Claudie Mae Cox sued Gassie Mitchell for the wrongful death of her minor child, who was less than three years old at the time of the fatal injuries. She alleged that death was caused by the negligence of the defendant truck driver. Defendant denied the material allegations of the complaint and filed an affirmative defense in which he contended the child's death resulted from an accident, or that death was the result of the negligence of the child's mother, who was plaintiff in the case.
Motion for summary judgment was filed by defendant, in support of which depositions of plaintiff and defendant were offered. Defendant also introduced affidavits of the plaintiff, of the owner of the truck (who was the defendant's employer), and of a State patrolman.
In response to defendant's motion for summary judgment, plaintiff submitted her own affidavit, the affidavit of her husband and an additional affidavit of the State patrolman. The motion was denied and defendant appeals. Held:
1. The courts of this State have repeatedly held that a minor child of tender years is incapable of contributory negligence. City of Atlanta v. Whitley, 24 Ga. App. 411 (2) (101 SE 2); City Ice Delivery Co. v. Turley, 44 Ga. App. 32, 37 (160 SE 517); Anthony v. Dutton, 73 Ga. App. 389 (2a) (36 SE2d 836); Crawford v. Southern R. Co., 106 Ga. 870 (2) (33 SE 826).
2. The evidence in the record discloses many conflicting statements and suppositions in regard to how the child was killed by the pulpwood truck on a dirt road in front of its home. Further, the motion is based upon the opinion testimony of both the defendant and the State patrolman. Opinion testimony of an ultimate material fact is never sufficient as a basis for the grant of a motion for summary judgment. Waldrop v. Padgett, 121 Ga. App. 313 (173 SE2d 457)
; Ga. Osteopathic Hospital v. Davidson, 121 Ga. App. 371 (173 SE2d 734)
; Jordan v. Scherffius, 121 Ga. App. 685 (175 SE2d 97)
. The testimony was circumstantial as to whether the child was first hit by the front or rear wheels; it was conflicting as to whether the child ran into the side of the truck; the testimony was conflicting as to the speed of the truck and the condition of the brakes. The truth of these issues can be solved only by a jury, and in such cases, summary judgment should not be granted. Elder v. Smith, 121 Ga. App. 461 (174 SE2d 239)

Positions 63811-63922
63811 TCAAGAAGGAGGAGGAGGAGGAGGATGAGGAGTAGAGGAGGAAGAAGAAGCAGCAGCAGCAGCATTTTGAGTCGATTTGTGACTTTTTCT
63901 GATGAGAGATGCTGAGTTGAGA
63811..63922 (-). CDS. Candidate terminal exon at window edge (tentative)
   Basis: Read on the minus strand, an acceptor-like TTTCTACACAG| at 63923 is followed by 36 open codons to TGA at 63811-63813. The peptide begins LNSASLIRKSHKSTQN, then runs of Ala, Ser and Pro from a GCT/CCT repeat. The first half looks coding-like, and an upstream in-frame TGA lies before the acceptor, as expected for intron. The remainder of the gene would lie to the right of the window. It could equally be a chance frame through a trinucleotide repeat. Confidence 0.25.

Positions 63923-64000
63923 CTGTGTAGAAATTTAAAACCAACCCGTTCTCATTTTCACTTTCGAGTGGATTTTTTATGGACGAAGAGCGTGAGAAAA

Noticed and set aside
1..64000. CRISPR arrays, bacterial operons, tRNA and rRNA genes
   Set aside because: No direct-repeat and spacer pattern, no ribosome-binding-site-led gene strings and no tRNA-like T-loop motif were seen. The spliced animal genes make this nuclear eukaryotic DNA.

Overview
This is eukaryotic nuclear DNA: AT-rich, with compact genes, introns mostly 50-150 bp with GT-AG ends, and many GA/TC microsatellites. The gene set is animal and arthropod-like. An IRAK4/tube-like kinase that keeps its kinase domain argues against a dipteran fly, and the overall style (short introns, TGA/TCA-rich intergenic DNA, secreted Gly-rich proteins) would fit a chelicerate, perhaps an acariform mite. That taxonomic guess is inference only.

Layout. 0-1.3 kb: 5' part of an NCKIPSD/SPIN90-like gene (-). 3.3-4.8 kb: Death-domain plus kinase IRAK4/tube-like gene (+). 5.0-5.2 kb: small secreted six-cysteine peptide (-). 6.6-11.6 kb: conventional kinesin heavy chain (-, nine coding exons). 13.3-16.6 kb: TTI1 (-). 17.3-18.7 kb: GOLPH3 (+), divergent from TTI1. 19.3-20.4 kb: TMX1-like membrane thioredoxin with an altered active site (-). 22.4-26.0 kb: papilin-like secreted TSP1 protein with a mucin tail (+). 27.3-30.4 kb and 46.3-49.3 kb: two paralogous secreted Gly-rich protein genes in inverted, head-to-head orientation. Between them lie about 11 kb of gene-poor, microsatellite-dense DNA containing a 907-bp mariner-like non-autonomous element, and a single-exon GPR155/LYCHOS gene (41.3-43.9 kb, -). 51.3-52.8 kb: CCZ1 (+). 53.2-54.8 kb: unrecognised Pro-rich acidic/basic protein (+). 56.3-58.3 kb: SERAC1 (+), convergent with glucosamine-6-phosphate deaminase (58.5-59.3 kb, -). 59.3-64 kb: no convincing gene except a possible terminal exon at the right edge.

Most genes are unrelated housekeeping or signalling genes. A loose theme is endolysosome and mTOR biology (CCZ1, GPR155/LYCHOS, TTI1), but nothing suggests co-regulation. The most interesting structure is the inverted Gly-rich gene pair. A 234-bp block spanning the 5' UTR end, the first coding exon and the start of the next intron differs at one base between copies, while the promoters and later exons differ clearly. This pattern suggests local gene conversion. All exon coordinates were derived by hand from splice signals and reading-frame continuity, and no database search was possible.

; Caldwell v. Gregory, 120 Ga. App. 536 (171 SE2d 571)
; Connors v. City Council of Augusta, 120 Ga. App. 499 (171 SE2d 578)
. Issues as to negligence, assumption of risk, lack of ordinary care for one's own safety, lack of ordinary care in avoiding the consequences of another's negligence and comparative negligence, all of which are in this case, are ordinarily not susceptible of summary adjudication, but require determination by a jury. See Wakefield v. A. R. Winter Co., 121 Ga. App. 259 (174 SE2d 178)
3. The testimony of Gassie Mitchell, defendant, taken by depositions, was enough in itself to create a jury issue as to negligence of defendant. He testified that he was familiar with the house of plaintiff; knew that her crib or barn was across the road from the house; that the house was on the edge of the road, just a few feet away; that he parked his truck in her yard often; that he passed the house about six times each day in the truck; that he knew she crossed the road towards the barn from time to time to get firewood; that on the day in question he saw her and the minor child standing by the road, when he was about 80 or 90 steps away; that she had an axe in her hands, and the child was standing beside her; that when he saw the plaintiff he stepped on the accelerator; that he had plenty of time to stop; that he took his eye off the mother and child and then it happened; that if he had kept his eye on the child he could have stopped within two feet and it would not have happened.
Of course, the testimony of a party must be construed most strongly against that party, "and he is not entitled to a finding in his favor if that version of his testimony the most unfavorable to him shows that the verdict should be against him." Southern R. Co. v. Hobbs, 121 Ga. 428 (1) (49 SE 294).
It is difficult to follow the reasoning of defendant's counsel, in view of the above testimony of his client, to the effect that he ought to have summary judgment granted in his favor.
The lower court did not err in denying the motion for summary judgment.
Jesse G. Bowles, for appellee.